The leaf rosette of Crassula alba seen here probably belongs to C. alba var. alba. There are two more recognised varieties, viz. var. parvisepala with conspicuous maroon or purple leaf spots and var. pallida, a threatened species of Mpumalanga and beyond the border in Swaziland. What the pallid version looks like could not be ascertained at the time of writing this.
Each plant will usually have just one rosette. Leaf pairs along the flower stems are spirally arranged. Some drying out of leaf tips is sometimes seen. Old dry leaves will remain on the stem. Leaf margins are sometimes folded in. The leaf surfaces are glabrous (hairless), although some scattered hairs are found on some plants.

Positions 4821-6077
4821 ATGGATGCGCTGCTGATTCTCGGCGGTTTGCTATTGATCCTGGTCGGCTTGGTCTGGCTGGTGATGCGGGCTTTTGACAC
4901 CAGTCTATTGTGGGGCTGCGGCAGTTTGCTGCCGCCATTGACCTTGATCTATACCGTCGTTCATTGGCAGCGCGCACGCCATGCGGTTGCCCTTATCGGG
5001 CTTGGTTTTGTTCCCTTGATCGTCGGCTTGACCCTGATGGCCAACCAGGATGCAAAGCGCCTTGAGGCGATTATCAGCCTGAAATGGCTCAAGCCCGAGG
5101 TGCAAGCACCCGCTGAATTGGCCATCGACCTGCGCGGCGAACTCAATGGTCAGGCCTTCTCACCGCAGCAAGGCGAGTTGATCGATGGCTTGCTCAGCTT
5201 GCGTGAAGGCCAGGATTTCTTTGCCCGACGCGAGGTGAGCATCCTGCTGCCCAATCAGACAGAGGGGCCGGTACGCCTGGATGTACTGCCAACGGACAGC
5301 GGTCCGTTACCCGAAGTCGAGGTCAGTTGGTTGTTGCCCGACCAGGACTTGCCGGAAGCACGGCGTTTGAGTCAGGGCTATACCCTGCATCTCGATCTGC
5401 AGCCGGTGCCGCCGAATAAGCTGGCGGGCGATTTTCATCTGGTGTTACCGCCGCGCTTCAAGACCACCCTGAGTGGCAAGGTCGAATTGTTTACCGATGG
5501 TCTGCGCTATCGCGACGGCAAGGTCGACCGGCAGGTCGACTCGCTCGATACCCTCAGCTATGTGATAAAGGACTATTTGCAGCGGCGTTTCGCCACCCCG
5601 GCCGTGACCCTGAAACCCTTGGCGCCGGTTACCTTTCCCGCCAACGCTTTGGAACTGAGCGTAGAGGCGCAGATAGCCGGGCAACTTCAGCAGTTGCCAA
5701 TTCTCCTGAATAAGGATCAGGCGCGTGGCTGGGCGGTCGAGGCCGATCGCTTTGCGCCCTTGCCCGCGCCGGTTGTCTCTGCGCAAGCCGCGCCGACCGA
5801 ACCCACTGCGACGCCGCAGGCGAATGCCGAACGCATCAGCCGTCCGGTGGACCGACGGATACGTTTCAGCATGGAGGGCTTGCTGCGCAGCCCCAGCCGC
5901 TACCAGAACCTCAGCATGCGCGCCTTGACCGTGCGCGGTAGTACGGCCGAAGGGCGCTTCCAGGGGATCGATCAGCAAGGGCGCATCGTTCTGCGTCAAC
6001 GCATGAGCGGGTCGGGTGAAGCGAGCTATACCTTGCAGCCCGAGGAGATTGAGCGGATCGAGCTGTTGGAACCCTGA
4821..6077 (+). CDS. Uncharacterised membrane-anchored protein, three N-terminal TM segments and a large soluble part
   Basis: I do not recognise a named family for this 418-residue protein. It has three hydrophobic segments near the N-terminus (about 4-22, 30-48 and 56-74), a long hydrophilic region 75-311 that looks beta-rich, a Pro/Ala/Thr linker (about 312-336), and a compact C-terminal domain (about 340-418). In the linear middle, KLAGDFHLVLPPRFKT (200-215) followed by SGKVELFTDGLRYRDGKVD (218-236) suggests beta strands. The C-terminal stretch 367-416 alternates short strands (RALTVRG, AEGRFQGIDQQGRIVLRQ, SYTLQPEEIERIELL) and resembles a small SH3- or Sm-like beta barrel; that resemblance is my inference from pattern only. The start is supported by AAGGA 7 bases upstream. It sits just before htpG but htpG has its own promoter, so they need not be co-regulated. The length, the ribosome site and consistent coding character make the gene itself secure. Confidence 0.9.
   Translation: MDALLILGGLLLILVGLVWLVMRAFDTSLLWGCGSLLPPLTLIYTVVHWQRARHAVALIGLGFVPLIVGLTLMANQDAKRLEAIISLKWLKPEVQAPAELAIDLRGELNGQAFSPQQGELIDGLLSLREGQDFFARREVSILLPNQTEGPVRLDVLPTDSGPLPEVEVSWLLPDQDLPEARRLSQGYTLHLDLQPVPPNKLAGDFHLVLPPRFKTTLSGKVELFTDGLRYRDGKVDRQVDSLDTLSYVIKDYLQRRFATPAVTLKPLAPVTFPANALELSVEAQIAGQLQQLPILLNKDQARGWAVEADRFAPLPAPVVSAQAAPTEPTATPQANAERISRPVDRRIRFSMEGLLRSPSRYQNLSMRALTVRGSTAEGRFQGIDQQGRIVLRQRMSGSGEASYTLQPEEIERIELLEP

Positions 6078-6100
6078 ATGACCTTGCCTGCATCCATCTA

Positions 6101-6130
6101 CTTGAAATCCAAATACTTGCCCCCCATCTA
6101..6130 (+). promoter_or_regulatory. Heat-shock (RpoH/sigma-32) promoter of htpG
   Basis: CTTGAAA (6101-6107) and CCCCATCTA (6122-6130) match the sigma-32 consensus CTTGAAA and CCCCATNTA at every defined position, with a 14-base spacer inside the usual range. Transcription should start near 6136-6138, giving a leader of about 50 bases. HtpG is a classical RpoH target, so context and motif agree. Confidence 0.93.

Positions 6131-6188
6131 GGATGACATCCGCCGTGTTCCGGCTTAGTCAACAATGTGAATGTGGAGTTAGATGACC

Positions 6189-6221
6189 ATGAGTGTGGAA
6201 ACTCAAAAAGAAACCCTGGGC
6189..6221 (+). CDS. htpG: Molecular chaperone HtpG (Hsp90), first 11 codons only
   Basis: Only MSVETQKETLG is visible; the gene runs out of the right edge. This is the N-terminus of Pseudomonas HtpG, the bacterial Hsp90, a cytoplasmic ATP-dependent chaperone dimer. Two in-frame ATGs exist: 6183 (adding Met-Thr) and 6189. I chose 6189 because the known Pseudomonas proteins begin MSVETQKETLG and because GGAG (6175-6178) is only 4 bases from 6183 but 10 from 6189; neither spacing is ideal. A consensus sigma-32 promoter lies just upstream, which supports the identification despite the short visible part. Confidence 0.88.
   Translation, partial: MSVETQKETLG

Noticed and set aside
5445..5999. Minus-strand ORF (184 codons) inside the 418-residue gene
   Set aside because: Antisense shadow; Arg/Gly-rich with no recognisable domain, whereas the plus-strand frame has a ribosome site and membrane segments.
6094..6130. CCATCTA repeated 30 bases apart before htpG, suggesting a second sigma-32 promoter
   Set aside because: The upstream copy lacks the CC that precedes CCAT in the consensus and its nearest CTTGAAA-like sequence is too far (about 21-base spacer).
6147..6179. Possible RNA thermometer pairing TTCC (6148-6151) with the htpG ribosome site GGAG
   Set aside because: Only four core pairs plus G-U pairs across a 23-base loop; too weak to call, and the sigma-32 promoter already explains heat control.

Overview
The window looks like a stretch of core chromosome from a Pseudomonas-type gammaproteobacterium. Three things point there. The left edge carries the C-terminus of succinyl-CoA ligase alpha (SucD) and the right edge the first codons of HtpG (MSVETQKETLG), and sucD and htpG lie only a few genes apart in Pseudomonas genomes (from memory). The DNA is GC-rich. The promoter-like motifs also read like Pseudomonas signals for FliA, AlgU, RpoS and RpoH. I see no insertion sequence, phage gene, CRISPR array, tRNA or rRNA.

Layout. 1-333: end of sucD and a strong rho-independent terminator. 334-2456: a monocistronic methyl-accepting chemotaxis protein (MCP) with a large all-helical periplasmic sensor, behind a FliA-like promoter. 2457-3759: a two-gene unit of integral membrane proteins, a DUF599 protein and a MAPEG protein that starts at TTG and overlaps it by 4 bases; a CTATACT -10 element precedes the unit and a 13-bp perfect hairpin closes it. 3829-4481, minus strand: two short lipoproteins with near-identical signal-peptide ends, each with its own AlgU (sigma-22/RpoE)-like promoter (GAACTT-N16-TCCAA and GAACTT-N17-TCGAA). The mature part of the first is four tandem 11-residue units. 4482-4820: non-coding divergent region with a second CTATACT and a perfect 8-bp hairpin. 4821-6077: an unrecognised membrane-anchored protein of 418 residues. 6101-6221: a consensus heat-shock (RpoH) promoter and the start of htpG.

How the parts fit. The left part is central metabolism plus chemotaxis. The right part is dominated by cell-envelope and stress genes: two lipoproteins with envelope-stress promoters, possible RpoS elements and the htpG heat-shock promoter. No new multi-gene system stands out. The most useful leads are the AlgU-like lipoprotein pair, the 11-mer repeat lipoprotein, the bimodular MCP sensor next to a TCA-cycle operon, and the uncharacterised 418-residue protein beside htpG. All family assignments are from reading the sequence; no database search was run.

There is a report from Swaziland that according to some traditional belief one can use C. alba for becoming invisible. Those with such a need should take care in experimentation to avoid unknown side-effects (JSTOR; http://redlist.sanbi.org; www.sntc.org.sz).
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